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I have searched and have been unable to verify how the GCC compiler will handle inlining getters and setters when declaration is in .h file and definition is in .cpp file.

Most seem to say that GCC can't see across these source file barriers and won't be able to inline these at all, while others disagree. I have looked at the documentation and I can't find the answer there either. Did I miss it?

I do realize that inlining is a choice made by the compiler and is not always guaranteed, but assuming optimal situations, is it at least possible?

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2 Answers 2

up vote 5 down vote accepted

(What you really meant to ask is about the situation where the definition is in a different .cpp file to the one you're currently compiling, and then linked in later. The compiler doesn't care about .hpp or .cpp, but about translation units.)

Anyway, on http://gcc.gnu.org/onlinedocs/gcc/Optimize-Options.html, scroll down to "flno":

This option runs the standard link-time optimizer. [...] The first two invocations to GCC will save a bytecode representation of GIMPLE into special ELF sections inside foo.o and bar.o. The final invocation will read the GIMPLE bytecode from foo.o and bar.o, merge the two files into a single internal image, and compile the result as usual. Since both foo.o and bar.o are merged into a single image, this causes all the inter-procedural analyses and optimizations in GCC to work across the two files as if they were a single one. This means, for example, that the inliner will be able to inline functions in bar.o into functions in foo.o and vice-versa.

So, yes, it's possible to optimise inlines across module boundaries.

However, C++ still makes its requirement of:

An inline function shall be defined in every translation unit in which it is used. [3.2/3, C++03]

So in fact you may not write your code to take advantage of this if you used the inline keyword; you are instead reliant on the linker "just deciding" to inline your function if it sees fit. So it's not an option that's going to allow you to move your code around.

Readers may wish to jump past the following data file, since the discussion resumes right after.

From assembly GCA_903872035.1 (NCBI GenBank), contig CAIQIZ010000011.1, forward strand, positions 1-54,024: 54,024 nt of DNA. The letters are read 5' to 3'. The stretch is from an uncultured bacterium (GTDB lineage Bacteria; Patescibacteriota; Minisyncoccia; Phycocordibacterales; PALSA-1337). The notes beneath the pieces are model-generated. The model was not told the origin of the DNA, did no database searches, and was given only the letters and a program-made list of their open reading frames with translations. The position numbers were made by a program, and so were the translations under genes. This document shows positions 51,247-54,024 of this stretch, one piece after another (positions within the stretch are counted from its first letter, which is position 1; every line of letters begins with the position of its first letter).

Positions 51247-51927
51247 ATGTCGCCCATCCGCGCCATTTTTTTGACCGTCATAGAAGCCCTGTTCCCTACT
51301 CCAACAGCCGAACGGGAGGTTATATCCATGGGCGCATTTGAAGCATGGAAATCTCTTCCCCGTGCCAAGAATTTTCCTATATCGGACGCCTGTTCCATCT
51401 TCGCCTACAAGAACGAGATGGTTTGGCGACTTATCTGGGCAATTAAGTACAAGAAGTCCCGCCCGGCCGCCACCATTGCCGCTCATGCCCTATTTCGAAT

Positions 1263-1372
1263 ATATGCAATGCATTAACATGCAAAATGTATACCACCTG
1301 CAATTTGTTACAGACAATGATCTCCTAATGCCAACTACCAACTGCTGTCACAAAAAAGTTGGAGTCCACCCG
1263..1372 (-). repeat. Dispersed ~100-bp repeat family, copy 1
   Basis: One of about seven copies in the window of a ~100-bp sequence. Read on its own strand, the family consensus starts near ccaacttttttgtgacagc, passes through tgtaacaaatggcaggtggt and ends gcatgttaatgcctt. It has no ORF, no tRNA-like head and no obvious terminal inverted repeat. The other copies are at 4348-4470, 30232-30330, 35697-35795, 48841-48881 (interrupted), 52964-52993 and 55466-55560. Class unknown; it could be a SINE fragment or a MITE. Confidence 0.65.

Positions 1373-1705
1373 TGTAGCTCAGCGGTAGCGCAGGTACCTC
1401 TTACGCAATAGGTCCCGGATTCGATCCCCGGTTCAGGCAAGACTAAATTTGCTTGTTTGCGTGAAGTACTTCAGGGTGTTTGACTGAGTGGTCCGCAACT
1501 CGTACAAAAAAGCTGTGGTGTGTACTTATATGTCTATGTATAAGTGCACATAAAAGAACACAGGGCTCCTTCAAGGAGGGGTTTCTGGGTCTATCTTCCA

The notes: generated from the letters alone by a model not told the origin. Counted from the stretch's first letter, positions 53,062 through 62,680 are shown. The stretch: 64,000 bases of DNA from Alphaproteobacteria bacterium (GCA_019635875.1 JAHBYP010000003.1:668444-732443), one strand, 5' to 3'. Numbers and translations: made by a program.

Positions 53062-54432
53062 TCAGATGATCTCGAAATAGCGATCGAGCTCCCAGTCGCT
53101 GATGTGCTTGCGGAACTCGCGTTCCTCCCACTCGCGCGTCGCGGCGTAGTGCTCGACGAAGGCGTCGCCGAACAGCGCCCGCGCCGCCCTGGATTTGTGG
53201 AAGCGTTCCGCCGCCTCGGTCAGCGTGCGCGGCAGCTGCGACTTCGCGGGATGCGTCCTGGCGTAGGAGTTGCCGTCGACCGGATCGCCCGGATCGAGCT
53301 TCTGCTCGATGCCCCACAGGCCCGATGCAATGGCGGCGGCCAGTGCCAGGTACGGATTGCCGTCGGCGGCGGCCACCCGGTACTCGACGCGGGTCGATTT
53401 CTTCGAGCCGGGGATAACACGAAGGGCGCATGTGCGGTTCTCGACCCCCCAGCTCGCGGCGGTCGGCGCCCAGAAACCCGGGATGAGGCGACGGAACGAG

Remember, writing inline in your code does not have a one-to-one relationship with a function actually getting physically inlined; it's only a hint to the compiler (or linker, if you have the above mentioned link-time optimisations turned on).

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Yes, that is what I meant to ask. Thank you for the correction. It was a distinction that I seemed to be overlooking. –  Nathan Mar 8 '11 at 16:43
@Nathan: No problem –  Lightness Races in Orbit Mar 8 '11 at 16:47

1/ Functions declared inline must be defined in all compilation units where they are used.

2/ Assuming the correct arguments, gcc will always be able to inline functions as long as it sees the definitions, they don't need to be declared inline. (But declaring them inline will help to make the definitions available in all compilation units, and you may need an higher level of optimization to inline functions not declared inline.)

3/ Recent versions of gcc have the possibility to do link time optimisations. IIRC, one of the possible optimisations at link time is inlining.

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